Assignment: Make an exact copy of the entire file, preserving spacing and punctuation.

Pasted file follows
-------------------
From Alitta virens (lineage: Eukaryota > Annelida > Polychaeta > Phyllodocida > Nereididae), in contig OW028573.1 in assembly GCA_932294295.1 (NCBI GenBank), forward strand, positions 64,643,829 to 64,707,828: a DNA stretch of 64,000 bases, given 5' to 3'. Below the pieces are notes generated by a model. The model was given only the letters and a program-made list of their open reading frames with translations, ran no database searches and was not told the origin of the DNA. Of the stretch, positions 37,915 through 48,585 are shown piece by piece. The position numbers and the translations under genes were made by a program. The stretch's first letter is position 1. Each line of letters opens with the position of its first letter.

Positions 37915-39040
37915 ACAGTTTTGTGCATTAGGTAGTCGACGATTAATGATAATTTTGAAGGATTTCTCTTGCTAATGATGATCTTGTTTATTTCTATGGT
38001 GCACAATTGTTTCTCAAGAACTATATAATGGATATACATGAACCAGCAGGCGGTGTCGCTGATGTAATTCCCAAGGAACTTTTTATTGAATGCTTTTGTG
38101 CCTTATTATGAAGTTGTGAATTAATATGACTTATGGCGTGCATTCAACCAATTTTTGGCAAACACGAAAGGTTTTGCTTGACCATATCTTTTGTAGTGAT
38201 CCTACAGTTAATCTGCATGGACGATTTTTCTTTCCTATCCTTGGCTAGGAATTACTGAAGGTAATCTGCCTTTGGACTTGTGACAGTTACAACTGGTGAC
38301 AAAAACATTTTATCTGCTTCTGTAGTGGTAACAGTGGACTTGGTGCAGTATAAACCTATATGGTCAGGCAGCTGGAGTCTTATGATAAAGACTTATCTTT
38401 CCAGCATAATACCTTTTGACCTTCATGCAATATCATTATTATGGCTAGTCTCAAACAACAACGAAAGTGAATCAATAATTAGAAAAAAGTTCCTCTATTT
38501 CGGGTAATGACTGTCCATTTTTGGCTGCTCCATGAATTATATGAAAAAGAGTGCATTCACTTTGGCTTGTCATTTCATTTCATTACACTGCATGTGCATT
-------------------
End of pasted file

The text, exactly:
From Alitta virens (lineage: Eukaryota > Annelida > Polychaeta > Phyllodocida > Nereididae), in contig OW028573.1 in assembly GCA_932294295.1 (NCBI GenBank), forward strand, positions 64,643,829 to 64,707,828: a DNA stretch of 64,000 bases, given 5' to 3'. Below the pieces are notes generated by a model. The model was given only the letters and a program-made list of their open reading frames with translations, ran no database searches and was not told the origin of the DNA. Of the stretch, positions 37,915 through 48,585 are shown piece by piece. The position numbers and the translations under genes were made by a program. The stretch's first letter is position 1. Each line of letters opens with the position of its first letter.

Positions 37915-39040
37915 ACAGTTTTGTGCATTAGGTAGTCGACGATTAATGATAATTTTGAAGGATTTCTCTTGCTAATGATGATCTTGTTTATTTCTATGGT
38001 GCACAATTGTTTCTCAAGAACTATATAATGGATATACATGAACCAGCAGGCGGTGTCGCTGATGTAATTCCCAAGGAACTTTTTATTGAATGCTTTTGTG
38101 CCTTATTATGAAGTTGTGAATTAATATGACTTATGGCGTGCATTCAACCAATTTTTGGCAAACACGAAAGGTTTTGCTTGACCATATCTTTTGTAGTGAT
38201 CCTACAGTTAATCTGCATGGACGATTTTTCTTTCCTATCCTTGGCTAGGAATTACTGAAGGTAATCTGCCTTTGGACTTGTGACAGTTACAACTGGTGAC
38301 AAAAACATTTTATCTGCTTCTGTAGTGGTAACAGTGGACTTGGTGCAGTATAAACCTATATGGTCAGGCAGCTGGAGTCTTATGATAAAGACTTATCTTT
38401 CCAGCATAATACCTTTTGACCTTCATGCAATATCATTATTATGGCTAGTCTCAAACAACAACGAAAGTGAATCAATAATTAGAAAAAAGTTCCTCTATTT
38501 CGGGTAATGACTGTCCATTTTTGGCTGCTCCATGAATTATATGAAAAAGAGTGCATTCACTTTGGCTTGTCATTTCATTTCATTACACTGCATGTGCATT